Anti-LGBT equality teaching protesters have reacted with claims of “white” bias, after a judge permanently banned noisy demonstrations from outside a primary school.
The ban, handed down at the High Court in Birmingham on Tuesday, includes a pre-existing exclusion zone surrounding the city’s Anderton Park Primary School.
Head teacher Sarah Hewitt-Clarkson said she was “happy” after the ruling, telling reporters: “We will carry on doing what we do.”
The Department for Education and the city council also welcomed the judge’s decision.
The legal bid had been opposed by protesters, along with an interim ban first granted at the same court in the summer.
Immediately after the ruling, protester Shakeel Afsar branded the court “one-sided”, pointing out that the judge, the council’s barrister and key witnesses had been “white”, compared with the “diverse” protest supporters.
Speaking at a press conference, he vowed that protests – outside the exclusion zone – would be continuing but was “bitterly disappointed” with the case’s outcome.
Another lead protester, Amir Ahmed, signalled the ruling would be appealed against.
Birmingham City Council was granted an order temporarily banning protesters from outside the school’s gates in June, over safety fears about repeated large-scale demonstrations, often involving people with no direct connection to the school.
The injunction was made against three individuals – the protest’s main organisers Mr Afsar, Mr Ahmed, and parent Rosina Afsar, as well as “persons unknown”.
Christian campaigner John Allman, from Okehampton, Devon, had also opposed the legal bid, claiming it limited public protest.
Mrs Hewitt-Clarkson had previously described the demonstrations as “awful”, “toxic and nasty”, and has spoken of receiving threats as a result of the gatherings.
Mr Afsar repeatedly claimed the weekly demonstrations, held just yards from classrooms and featuring megaphones and a sound-boosting PA system, were “peaceful”.
The self-styled businessman, who has no children himself at the school, claimed protests were only triggered because the head teacher had not properly consulted parents about relationships teaching.
He had argued education material used was not age appropriate, and further claimed the school was “over-emphasising a gay ethos”.
Mrs Hewitt-Clarkson rejected the claims, saying the material was appropriate and great care had been taken in how children were taught about different relationships.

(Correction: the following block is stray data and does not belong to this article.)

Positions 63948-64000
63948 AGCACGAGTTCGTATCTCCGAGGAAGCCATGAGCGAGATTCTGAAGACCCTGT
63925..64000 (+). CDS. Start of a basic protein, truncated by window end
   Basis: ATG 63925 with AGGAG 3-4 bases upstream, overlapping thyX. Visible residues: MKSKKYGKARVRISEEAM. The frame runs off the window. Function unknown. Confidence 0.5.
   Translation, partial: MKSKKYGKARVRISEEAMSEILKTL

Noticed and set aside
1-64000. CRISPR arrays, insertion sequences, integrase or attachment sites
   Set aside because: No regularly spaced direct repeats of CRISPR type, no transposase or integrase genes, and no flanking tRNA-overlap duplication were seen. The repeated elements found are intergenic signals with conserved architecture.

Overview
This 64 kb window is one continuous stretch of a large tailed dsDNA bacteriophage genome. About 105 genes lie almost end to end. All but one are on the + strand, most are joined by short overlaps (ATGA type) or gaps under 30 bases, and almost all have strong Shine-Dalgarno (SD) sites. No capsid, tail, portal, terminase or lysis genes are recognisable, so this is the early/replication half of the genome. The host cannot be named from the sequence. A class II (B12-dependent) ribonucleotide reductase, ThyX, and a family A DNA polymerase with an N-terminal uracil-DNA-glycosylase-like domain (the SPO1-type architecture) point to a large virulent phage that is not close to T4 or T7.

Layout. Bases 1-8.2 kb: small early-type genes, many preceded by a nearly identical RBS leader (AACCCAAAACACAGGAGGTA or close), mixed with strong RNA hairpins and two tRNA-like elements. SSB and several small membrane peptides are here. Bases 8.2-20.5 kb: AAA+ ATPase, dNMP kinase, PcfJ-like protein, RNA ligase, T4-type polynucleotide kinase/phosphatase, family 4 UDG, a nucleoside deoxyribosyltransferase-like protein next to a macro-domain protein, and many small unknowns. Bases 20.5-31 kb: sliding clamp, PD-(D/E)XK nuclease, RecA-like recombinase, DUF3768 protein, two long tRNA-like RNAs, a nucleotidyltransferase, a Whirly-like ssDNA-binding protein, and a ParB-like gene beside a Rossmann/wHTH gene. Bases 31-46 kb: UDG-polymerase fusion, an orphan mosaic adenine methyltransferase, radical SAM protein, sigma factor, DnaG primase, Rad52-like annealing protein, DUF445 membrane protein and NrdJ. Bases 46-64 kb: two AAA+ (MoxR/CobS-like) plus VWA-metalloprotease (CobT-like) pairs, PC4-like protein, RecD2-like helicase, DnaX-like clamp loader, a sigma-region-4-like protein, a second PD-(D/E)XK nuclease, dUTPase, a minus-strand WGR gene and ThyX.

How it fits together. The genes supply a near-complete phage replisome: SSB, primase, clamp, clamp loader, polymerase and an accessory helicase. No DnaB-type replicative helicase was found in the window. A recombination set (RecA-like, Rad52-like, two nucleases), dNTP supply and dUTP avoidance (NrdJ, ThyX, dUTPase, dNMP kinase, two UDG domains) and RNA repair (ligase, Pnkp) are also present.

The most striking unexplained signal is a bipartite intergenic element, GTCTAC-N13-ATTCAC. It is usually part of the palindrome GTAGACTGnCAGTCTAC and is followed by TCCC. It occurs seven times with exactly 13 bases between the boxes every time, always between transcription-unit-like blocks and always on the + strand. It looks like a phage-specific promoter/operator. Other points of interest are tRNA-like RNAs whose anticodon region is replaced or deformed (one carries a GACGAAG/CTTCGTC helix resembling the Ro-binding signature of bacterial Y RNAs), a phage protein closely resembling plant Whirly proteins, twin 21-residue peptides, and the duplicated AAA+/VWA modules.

She also told the judge, giving evidence at the injunction’s trial, that parents had had “numerous informal and formal chances to speak to us as a school” about any concerns.
But describing a private meeting she had with Mr Afsar in her office, she said: “He slammed his hand on my desk. He used the word ‘demand’… It was volatile, it was aggressive.
“I had never had a meeting like that before in 26 years of teaching.
“He set up a WhatsApp group that afternoon … trying to whip up a frenzy.”
Mr Justice Warby QC, handing down the permanent injunction at the High Court in Birmingham, said the protests had “a very significant adverse impact on the pupils, teachers and local residents”.
Recounting claims made by speakers at the protests, including one that the school had a “paedophile agenda” and that staff were “teaching children how to masturbate”, the judge said: “None of this is true.”
He added: “None of the defendants have suggested it was true and the council has proved it is not true.”
Imposing the injunction, he said: “The court finds on the balance of probabilities the defendants bear responsibility for the most extreme manifestations (of the protest).”
The injunction does not include an earlier ban on use of social media to abuse teaching staff.
The judge also awarded the council 80% of the costs of bringing the case, deducting a proportion because part of the claim – for an injunction on the making of abusive social media posts against teachers – had been unsuccessful.
Afterwards, Mrs Hewitt-Clarkson said: “When people say things about you that are not true, that is very difficult.
“It has taken us to come to the High Court to clear that up.”
She added: “We are particularly thrilled that the school has not been criticised at all in anything the judge has said.”
Mr Afsar said: “I do regret to say that I feel the court’s approach in their case has been very one-sided.”
Concluding his remarks, Mr Afsar drew comparison between the “diverse group of people coming together for one cause” in support of the protesters, and others in court.
Mr Afsar said: “Yet when you look at those representing the council and the court, compare faces and backgrounds.
“The judge is white, the council’s barrister is white, the council’s legal team is white, the teachers who gave evidence were white, the witnesses who gave evidence for the council were white.
“The councillors who misrepresented their voters were white, the police officers who presented witness statements for the council were white.”
He added: “A lack of impartiality is unfair and when unfairness affects justice that in itself is injustice.”